Artist Patrick Scott dies on eve of opening of retrospective exhibition of his work

Last October he entered into civil partnership with partner Eric Pearce

Eric Pearce with artist Patrick Scott following their civil partnership ceremony last October. Photograph: Gareth Chaney Collins

Eric Pearce with artist Patrick Scott following their civil partnership ceremony last October. Photograph: Gareth Chaney Collins

Sat, Feb 15, 2014, 01:00


The artist Patrick Scott died yesterday on the eve of the opening of a retrospective exhibition of his work at the Irish Museum of Modern Art in Dublin. He was 93.

Last October he entered into a civil partnership with his partner Eric Pearce.

Both had put a great deal of work into the preparation of the exhibition, Patrick Scott: Image Space Light , which is split between Imma and the Visual Centre for Contemporary Art in Carlow. Mr Pearce expressed the wish that the exhibition should proceed as a celebration of the artist’s life and work.

Born in Kilbrittain, Co Cork, in 1921, Scott had played a central role in Irish cultural life from the early 1940s, when he moved to Dublin to study architecture at UCD.

Scott preferred painting to architecture, but he went to work for Michael Scott – no relation – when he graduated in 1945 and remained with the firm, which became Scott Tallon Walker, for 15 years.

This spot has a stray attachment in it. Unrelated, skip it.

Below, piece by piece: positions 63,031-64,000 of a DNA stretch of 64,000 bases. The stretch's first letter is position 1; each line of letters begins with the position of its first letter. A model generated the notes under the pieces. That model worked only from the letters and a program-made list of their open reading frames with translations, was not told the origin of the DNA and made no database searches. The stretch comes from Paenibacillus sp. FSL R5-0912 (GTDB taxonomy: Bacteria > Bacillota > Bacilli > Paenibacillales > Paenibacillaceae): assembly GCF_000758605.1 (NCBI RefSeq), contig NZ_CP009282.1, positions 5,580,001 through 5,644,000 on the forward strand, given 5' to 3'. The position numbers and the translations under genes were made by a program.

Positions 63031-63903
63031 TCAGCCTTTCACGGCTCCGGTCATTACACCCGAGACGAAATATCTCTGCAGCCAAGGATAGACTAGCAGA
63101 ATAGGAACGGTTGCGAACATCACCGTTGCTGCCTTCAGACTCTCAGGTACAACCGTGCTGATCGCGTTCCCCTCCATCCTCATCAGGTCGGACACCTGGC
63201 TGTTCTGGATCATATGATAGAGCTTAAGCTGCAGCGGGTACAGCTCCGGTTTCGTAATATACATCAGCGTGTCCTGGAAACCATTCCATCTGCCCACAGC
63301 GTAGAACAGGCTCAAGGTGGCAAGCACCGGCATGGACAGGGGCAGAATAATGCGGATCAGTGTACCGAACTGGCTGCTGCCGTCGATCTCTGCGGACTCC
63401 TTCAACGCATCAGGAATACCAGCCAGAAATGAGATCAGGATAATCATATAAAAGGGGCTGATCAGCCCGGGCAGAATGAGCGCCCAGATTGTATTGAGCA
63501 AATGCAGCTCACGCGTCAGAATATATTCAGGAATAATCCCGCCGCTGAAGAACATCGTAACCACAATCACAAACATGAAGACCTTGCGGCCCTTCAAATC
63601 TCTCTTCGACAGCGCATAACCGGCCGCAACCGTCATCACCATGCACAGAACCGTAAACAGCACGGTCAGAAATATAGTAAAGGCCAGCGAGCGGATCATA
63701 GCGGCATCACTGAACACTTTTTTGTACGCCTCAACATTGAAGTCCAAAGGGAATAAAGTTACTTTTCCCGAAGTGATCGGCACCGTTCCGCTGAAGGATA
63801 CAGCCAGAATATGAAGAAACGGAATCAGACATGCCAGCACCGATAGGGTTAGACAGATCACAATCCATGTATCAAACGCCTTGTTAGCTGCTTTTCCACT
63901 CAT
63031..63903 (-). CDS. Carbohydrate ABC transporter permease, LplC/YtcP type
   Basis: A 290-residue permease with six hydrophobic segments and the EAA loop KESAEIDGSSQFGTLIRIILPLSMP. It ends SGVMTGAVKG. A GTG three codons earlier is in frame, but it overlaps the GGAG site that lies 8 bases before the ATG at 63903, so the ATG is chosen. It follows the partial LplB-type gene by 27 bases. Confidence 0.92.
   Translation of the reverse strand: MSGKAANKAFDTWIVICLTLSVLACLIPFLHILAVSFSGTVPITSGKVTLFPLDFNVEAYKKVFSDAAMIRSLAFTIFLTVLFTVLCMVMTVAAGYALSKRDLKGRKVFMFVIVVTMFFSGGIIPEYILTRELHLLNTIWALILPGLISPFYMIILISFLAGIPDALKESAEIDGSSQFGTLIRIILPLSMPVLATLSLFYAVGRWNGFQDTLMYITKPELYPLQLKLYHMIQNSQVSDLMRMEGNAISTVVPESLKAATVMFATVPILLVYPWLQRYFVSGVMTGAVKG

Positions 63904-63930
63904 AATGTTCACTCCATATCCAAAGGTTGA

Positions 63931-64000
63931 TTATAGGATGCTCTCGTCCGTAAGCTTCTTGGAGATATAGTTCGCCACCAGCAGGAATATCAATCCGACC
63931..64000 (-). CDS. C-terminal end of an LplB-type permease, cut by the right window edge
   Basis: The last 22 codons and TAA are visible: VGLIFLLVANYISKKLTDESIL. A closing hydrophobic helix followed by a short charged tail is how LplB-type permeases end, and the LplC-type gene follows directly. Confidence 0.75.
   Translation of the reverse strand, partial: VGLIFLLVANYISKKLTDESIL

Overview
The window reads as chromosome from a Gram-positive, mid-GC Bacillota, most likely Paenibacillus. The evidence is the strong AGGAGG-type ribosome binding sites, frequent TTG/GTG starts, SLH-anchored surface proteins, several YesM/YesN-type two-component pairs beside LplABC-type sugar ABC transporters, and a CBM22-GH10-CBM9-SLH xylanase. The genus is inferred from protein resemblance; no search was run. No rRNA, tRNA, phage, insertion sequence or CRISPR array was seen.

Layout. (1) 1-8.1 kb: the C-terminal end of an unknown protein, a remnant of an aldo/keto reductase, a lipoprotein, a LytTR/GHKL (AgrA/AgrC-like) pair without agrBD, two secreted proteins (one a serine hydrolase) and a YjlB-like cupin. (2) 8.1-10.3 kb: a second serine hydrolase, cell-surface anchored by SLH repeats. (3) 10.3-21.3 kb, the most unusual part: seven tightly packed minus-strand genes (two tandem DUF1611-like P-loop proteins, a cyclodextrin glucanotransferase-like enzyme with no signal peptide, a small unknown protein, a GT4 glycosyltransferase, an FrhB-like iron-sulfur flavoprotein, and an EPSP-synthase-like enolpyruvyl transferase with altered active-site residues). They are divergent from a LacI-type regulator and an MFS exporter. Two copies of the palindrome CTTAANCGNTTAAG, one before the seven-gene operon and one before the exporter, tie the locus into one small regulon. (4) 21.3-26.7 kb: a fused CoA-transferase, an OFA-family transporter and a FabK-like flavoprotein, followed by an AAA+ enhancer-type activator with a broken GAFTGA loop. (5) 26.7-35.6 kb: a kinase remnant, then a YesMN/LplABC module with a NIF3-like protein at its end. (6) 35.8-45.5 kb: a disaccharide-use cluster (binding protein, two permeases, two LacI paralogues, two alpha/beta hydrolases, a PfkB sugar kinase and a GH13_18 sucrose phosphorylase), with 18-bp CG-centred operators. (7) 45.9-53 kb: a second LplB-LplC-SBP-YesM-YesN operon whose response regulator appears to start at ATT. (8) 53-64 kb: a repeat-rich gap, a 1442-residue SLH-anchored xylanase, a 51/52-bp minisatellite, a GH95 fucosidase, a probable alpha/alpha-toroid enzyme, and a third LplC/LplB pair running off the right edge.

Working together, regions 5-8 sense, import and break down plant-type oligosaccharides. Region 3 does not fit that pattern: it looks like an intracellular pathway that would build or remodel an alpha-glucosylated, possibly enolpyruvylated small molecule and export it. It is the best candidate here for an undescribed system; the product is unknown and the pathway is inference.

He was involved in the development of Busáras in Dublin, one of the most important modernist buildings in Ireland, designing the mosaics.

When Michael Scott and Louis le Brocquy set up the Signa design consultancy in 1953 Scott tackled many projects, including devising the livery for CIÉ rolling stock. He also worked on film director John Huston’s house St Cleran’s in Connemara.

He represented Ireland at the Venice Biennale in 1960, the same year as he won an award of $1,000 at the Guggenheim International Exhibition. That gave him the courage to launch as an artist and funds to buy the mews house he lived and worked in for the remainder of his life (he acquired the adjoining property six years later).

While still at UCD Scott began living with a talented set and costume designer Carl Bonn. Bonn eventually moved to England and Scott became involved with actor Pat McLarnon. They remained together until McLarnon’s death in 1998.

By the late 1960s Scott had found his mature style of elegant abstraction. His flawless aesthetic sense and his exemplary industry as artist and designer won him many friends, admirers and collectors over the years. He completed many public commissions and served on the boards of Kilkenny Design Workshops and the National Gallery of Ireland.

There were two prior retrospectives of his work: a touring show in 1981 and a show in 2002 at the Hugh Lane Gallery Dublin and the Crawford Gallery Cork.